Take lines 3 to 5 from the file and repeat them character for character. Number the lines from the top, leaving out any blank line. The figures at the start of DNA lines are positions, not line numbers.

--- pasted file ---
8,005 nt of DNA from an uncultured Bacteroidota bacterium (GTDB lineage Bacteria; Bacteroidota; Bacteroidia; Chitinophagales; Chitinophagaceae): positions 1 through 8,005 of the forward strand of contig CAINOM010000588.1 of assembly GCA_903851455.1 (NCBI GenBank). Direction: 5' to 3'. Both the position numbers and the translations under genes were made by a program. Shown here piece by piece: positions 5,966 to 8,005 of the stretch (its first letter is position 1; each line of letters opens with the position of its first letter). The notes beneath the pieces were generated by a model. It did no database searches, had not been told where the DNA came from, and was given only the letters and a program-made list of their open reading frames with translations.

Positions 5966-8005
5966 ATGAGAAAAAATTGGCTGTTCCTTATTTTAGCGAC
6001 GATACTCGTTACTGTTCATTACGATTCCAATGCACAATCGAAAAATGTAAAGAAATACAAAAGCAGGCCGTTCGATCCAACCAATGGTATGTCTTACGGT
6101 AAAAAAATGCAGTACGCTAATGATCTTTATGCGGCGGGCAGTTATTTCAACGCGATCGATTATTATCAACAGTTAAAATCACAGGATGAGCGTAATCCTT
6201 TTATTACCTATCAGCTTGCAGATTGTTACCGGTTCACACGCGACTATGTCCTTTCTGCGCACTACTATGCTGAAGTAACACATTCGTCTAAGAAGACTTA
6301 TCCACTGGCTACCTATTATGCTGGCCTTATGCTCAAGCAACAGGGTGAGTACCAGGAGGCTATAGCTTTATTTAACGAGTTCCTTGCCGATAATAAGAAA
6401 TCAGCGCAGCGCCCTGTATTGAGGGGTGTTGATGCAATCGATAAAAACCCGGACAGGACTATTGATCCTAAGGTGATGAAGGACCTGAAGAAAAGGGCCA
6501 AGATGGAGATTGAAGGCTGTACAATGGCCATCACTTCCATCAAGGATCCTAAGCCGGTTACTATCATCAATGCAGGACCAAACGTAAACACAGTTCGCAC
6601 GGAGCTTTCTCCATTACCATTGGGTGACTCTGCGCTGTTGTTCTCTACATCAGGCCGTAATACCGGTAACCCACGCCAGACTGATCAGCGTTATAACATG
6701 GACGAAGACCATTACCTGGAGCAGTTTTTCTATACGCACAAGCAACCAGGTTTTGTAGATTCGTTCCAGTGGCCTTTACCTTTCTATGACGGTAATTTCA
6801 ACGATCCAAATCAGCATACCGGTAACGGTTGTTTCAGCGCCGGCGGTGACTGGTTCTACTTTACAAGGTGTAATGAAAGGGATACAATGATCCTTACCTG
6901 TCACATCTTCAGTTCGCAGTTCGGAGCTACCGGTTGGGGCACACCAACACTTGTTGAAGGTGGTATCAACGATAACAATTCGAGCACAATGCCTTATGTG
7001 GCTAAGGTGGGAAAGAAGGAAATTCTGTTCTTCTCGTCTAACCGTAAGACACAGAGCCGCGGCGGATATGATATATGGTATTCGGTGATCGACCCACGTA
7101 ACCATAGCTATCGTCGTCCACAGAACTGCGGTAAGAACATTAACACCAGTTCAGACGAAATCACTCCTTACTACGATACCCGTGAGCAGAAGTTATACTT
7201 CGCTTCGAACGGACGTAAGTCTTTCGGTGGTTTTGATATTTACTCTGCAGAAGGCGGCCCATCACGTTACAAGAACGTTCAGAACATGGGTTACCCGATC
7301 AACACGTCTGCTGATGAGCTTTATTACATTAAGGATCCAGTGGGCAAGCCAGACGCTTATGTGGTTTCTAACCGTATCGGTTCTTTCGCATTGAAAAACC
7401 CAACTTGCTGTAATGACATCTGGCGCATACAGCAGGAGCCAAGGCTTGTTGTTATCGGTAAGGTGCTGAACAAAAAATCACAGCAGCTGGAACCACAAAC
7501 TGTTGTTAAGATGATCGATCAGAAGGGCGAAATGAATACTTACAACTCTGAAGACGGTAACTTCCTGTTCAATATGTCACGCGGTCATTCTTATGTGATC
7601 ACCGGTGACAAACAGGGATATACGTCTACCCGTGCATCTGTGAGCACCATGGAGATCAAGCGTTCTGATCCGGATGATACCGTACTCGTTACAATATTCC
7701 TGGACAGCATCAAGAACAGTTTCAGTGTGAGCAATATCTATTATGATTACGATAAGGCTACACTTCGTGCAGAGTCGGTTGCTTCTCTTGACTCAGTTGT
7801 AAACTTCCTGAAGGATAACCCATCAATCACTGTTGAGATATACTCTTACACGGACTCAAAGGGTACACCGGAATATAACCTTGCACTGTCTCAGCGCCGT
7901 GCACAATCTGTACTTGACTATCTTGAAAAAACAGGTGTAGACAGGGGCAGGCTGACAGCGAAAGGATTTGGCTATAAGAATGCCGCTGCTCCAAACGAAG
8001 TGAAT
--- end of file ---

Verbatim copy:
5966 ATGAGAAAAAATTGGCTGTTCCTTATTTTAGCGAC
6001 GATACTCGTTACTGTTCATTACGATTCCAATGCACAATCGAAAAATGTAAAGAAATACAAAAGCAGGCCGTTCGATCCAACCAATGGTATGTCTTACGGT
6101 AAAAAAATGCAGTACGCTAATGATCTTTATGCGGCGGGCAGTTATTTCAACGCGATCGATTATTATCAACAGTTAAAATCACAGGATGAGCGTAATCCTT